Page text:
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review 2019-10-07 22:58
An Inspector Calls by J.B Priestley
An Inspector Calls - J.B. Priestley

I listen to a talk radio show a lot (LBC) and recently they mentioned a story concerning a class of school children who'd been asked to write a suicide note from the perspective of the dead character in this play. I think that was it anyway. I'm not too sure. Anyway, this shocked me a little and I wanted to read the play for myself as I didn't know much about it.

 

I'll give you a quick overview. A family have just had dinner when an Inspector calls over. He relates the news of a death of a young woman who they're all connected too and as the story progresses they each find out in what way they wounded or let her down, subsequently playing a role in her death.

 

The plays great strength is highlighting the human condition; the way in which people minimalise their misdeeds and often don't think about the far-reaching impact of their actions.

 

The play also highlighted how the divide between rich and poor often leads to intolerable conditions for the working classes and how this is often minimalised and forgotten by the rich.

 

There was a nice little twist of sorts towards the end. It gave it a little extra oomph and left me to think about it for quite a while.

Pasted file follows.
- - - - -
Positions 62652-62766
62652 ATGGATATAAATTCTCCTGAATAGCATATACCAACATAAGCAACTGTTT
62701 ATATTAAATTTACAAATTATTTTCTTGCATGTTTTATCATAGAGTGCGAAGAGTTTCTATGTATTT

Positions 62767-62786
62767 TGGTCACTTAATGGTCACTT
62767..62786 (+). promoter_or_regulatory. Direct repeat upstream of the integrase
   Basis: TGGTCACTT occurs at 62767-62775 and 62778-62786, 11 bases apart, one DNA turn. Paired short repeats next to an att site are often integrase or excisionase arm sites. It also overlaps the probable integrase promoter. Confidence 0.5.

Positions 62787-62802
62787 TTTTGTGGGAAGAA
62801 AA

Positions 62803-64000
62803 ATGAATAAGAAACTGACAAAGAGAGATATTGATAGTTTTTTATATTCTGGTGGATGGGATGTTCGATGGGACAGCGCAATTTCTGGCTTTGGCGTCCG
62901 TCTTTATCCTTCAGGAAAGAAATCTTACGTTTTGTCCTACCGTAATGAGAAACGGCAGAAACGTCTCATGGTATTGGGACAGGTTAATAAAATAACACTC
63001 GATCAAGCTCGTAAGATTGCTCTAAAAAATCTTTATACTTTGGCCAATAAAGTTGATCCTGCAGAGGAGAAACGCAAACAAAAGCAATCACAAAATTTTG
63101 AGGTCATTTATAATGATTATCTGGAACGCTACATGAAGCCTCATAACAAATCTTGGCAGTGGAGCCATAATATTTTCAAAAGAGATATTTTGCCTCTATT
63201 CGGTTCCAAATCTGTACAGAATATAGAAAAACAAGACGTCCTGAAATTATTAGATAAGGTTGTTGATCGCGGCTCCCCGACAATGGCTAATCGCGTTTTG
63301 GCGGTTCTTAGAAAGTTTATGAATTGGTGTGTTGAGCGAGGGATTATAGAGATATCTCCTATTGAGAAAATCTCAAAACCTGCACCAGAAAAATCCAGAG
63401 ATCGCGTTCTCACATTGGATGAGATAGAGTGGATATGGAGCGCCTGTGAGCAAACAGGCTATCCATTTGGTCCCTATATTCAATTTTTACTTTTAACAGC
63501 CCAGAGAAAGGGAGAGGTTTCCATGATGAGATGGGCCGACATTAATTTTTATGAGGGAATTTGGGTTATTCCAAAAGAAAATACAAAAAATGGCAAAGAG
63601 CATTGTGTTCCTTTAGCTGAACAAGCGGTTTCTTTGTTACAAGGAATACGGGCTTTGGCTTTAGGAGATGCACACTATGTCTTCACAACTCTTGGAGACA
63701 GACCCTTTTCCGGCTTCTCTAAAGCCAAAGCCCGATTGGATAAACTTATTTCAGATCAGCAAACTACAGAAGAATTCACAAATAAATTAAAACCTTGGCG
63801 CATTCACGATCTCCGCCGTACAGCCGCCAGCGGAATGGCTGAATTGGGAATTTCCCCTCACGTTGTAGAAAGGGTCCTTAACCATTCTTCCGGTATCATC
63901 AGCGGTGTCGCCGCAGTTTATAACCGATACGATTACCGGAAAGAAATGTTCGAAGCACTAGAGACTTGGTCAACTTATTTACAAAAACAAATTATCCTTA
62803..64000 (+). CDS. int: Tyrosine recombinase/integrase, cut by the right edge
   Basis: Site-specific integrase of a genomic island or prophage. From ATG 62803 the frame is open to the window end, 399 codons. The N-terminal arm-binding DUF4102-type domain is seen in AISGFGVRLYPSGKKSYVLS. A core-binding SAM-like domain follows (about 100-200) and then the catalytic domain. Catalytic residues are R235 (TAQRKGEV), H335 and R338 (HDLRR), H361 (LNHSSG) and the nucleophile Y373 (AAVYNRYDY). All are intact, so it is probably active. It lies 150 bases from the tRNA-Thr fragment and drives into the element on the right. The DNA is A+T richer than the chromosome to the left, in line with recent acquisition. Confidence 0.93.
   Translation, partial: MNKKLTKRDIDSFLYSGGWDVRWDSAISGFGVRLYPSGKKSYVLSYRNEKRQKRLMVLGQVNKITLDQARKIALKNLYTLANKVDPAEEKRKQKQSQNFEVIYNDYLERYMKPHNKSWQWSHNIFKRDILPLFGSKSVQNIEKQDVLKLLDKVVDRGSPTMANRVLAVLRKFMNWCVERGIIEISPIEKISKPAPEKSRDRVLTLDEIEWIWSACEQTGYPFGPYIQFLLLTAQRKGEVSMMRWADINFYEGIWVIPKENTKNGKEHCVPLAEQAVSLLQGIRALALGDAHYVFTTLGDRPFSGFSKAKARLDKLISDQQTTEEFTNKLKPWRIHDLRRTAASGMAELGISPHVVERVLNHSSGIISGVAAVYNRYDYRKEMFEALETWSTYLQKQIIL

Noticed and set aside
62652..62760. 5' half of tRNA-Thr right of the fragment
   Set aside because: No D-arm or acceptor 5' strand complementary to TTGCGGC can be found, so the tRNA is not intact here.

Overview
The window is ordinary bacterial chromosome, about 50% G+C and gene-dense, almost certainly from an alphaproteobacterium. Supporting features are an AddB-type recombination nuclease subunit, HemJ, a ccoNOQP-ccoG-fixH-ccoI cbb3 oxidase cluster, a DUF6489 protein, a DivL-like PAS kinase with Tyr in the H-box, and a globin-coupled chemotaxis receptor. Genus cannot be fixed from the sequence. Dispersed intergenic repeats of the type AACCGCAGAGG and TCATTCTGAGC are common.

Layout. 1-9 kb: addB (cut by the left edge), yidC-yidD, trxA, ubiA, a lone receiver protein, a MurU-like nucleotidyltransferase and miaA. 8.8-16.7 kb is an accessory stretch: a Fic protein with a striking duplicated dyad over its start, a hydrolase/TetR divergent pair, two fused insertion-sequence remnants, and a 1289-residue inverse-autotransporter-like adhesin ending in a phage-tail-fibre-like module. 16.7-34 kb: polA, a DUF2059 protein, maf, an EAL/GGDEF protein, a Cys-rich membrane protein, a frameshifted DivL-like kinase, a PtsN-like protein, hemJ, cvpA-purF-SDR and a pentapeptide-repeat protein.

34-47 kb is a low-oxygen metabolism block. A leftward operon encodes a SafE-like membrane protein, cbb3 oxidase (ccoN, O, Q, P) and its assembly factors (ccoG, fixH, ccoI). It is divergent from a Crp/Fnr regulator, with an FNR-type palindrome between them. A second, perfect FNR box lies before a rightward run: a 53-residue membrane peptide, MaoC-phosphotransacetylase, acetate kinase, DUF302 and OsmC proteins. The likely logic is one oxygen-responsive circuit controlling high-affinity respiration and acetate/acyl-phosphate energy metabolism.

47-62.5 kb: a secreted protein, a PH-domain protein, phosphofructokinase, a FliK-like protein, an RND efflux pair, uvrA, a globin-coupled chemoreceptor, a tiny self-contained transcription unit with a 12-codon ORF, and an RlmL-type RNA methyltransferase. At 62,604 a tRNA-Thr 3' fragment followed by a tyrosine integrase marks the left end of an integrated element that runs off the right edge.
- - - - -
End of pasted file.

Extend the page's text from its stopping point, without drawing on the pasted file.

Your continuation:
I read it for:

 

 

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review 2019-10-02 02:07
An Inspector Calls - J.B. Priestley
An Inspector Calls - J.B. Priestley

Forty years since my first reading. It's still a compelling and catchy story. I love the unsolved mystery of it, as well as the solved one. All of the details were lost to me, only the barest plot outlined remained, and yet, it was memorable.

 

 

Library copy

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text 2019-09-16 15:03
Reading progress update: I've read 20 out of 117 pages.
An Inspector Calls - J.B. Priestley

Inspector [dryly]: I've had that notion myself from time to time. In fact, I've thought that it would do us all a bit of good if sometimes we tried to put ourselves in the place of these young women counting their pennies in their dingy little back bedrooms.

 

 

 

 

 

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review 2019-09-11 18:30
Benighted
Benighted - J.B. Priestley

A group of strangers have to seek shelter from a storm in an old, creepy house in the Welsh mountainside.

 

If this sounds old-school to you, it definitely is. This was nostalgic in the best of ways. This booked reminded me of old black and white horror movies and I was just waiting for Boris Karloff to come down the stairs (Karloff played the character of Morgan in the movie adaption of this book) and it simply oozed atmosphere.

 

It is a slow burn of a read and I found the discussions of the characters and their philosophising about life a bit off-putting. But in the end I really cared for these poor people, who had to stay for the night in this house. And for the last 40 pages I was sitting on the edge of my seat, the tension towards the end of the story was excellent.

 

 

 

 

 

 

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text 2019-09-11 17:45
Reading progress update: I've read 150 out of 172 pages.
Benighted - J.B. Priestley

Yep, on page 130 all hell has broken loose. 

 

 

[Source]

 

 

 

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